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It's been about two months since we started our joint hobby of homebrewing beers.
I will say this – it is incredibly fun and a relaxing way to spend an evening most times.
Since we got the equipment kit and some supplies to start off with, we've beenbusy every week making a batch.
So what have we made so far? Glad you asked 🙂
- Chestnut Brown Ale
- Everyday IPA
- American Amber Ale
- Chocolate Maple Porter
- Gluten Free Orange Spiced Belgian Ale
- Traditional Dry Stout
- Smoked Wheat
- Summer Saison
I'm proud of the different styles we've tried out so far.
To get familiar with the brewing process we've been using recipe kits, both the all-grain ones for the smaller 1-gallon batches and the extract kits for the 5-gallon batches.
However, we're looking to move beyond them. At the same time we also want to keep things within our budget, hopefully save some money with our new hobby.
Using Recipe Kits for Beer
Many times when starting off with homebrewing, using a recipe kit makes the learning process a lot easier.
Recipe kits are prepackaged with pretty much all the ingredients you need to make a batch of beer, including malt (perhaps in extract form), hops, and yeast.
The correct amounts are included so you can simply follow the recipe included and be set.
|Bottles Brewed (12oz)
|Cost Per Bottle/6pk
|American Amber Ale
|Chocolate Maple Porter
I think you see two things right here:
- The 5 gallon brews are very cost effective, with the prices being much better than what we find at the stores.
- Using the recipe kits from Brooklyn Brew Shop is not the way to save money.
The dilemma is that I find the Brooklyn Brew shop brews to be my favorites in terms of tastes.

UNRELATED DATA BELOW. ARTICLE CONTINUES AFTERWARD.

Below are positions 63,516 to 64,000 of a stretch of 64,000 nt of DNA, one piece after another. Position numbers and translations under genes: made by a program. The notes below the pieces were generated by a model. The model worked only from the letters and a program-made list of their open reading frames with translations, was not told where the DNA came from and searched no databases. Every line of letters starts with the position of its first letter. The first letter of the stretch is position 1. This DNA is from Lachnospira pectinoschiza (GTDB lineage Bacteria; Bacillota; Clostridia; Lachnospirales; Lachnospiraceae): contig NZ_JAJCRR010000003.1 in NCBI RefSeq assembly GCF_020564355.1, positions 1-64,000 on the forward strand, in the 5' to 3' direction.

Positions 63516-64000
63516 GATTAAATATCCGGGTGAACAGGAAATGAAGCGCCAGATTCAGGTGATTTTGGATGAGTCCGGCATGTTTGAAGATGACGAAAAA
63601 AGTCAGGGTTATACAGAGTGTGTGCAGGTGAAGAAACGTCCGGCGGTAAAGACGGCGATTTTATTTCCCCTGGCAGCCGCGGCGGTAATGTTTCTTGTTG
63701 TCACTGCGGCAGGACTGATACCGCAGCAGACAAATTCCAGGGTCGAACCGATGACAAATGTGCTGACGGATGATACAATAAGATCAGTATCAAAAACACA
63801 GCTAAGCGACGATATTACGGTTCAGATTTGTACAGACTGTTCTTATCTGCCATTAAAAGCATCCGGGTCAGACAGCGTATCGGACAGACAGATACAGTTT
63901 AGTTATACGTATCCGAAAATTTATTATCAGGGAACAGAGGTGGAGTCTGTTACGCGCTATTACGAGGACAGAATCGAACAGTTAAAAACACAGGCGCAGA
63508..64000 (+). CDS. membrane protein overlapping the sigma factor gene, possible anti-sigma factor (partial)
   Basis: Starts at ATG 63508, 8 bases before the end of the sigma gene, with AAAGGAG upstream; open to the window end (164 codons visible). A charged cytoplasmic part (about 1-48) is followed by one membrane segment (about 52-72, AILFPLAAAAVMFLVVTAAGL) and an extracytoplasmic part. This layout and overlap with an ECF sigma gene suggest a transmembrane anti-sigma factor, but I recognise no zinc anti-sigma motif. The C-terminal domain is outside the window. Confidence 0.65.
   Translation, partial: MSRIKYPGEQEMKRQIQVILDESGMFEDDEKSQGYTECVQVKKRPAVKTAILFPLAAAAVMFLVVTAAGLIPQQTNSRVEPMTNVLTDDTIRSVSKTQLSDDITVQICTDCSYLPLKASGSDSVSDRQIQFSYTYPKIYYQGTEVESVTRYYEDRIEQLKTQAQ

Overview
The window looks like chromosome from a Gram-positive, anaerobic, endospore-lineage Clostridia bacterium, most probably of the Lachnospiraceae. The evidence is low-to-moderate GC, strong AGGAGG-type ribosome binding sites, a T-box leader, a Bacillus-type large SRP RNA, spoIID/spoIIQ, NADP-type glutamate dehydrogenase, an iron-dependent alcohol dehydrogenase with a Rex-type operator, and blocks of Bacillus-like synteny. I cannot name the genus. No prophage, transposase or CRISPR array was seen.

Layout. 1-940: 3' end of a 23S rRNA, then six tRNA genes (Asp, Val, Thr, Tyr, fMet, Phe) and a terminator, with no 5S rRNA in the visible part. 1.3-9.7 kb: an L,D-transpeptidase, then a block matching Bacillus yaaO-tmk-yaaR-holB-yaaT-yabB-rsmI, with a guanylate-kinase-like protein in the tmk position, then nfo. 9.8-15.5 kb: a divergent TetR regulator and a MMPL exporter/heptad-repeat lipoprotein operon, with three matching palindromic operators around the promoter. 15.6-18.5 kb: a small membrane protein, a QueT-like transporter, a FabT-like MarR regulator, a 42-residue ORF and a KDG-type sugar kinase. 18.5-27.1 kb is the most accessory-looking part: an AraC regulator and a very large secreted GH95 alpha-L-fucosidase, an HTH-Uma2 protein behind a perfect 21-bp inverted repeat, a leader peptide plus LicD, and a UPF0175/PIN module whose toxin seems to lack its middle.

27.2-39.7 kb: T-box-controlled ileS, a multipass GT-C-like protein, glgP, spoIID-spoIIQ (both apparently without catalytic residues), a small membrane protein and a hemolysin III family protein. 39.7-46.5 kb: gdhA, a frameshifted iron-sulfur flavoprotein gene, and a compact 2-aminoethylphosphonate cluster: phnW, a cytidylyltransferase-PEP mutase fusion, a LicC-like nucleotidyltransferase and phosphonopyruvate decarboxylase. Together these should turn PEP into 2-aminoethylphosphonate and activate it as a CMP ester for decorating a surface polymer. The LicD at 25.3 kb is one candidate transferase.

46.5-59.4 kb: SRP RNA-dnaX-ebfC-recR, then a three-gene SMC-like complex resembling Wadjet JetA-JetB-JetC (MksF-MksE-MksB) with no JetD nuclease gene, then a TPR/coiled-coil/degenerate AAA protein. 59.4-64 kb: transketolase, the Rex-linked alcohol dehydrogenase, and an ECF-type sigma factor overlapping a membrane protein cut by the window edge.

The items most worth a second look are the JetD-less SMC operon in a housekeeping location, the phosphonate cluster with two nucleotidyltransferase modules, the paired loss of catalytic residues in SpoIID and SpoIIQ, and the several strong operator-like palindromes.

The good news is that I've come up with a solution that allows me to enjoy their recipes while keeping my wallet in safe condition.
We'll be moving from buying their recipe kits to using their recipes from their book and gathering the ingredients ourselves.
Now that we've brewed and bottled a few batches I feel confident enough to leave the 1-gallon kits alone.
How much can I save by doing it ourselves? Take the Chocolate Maple Porter – my husband's favorite brew by far. Using the recipe, I priced out the supplies at the local brew shop for a 1 gallon batch.
Saving Money on the One Gallon Homebrews
- 1.2 lbs American 2-row malt ($1.35)
- .3 lb Chocolate malt (87 cents)
- .2 lb Caramel 15 malt (46 cents)
- .2 lb Black Patent malt (87 cents)
- .4 oz Fuggles Hops [hop pellets] ($2.85)
- Nottingham Ale Yeast ($3.98)
That brings the total cost to (drum-roll please) $10.38, which brings the price per bottle down to around $1.38 or $8.28 a six pack.
I already have maple syrup so I'm not including that in my estimates.
For the hops and yeast I can't buy fractional amounts from the shop, so that added to the cost.
If I decided to go ahead make a 5 gallon brew the total would come out to $22.38, which brings the price per bottle down to around $0.45 or $$2.70 a six pack.
The biggest limitation would be that the recipe would be converted to an extract one instead of all grain, so I'm not sure how the flavor would come out.
Perhaps we can it out later this year and I'll share my notes on the batch.
Making Beer at Home
While I believe that you can save money by brewing your own beer, I don't think you should have it as a hobby if that's your sole reason for doing it.
It does take time to brew and bottle your beer, which some people may find annoying. However it's been a fun activity for us to share in as a couple and with friends.
I'd love to hear from you guys. How many of you like to make a homebrewed beer together?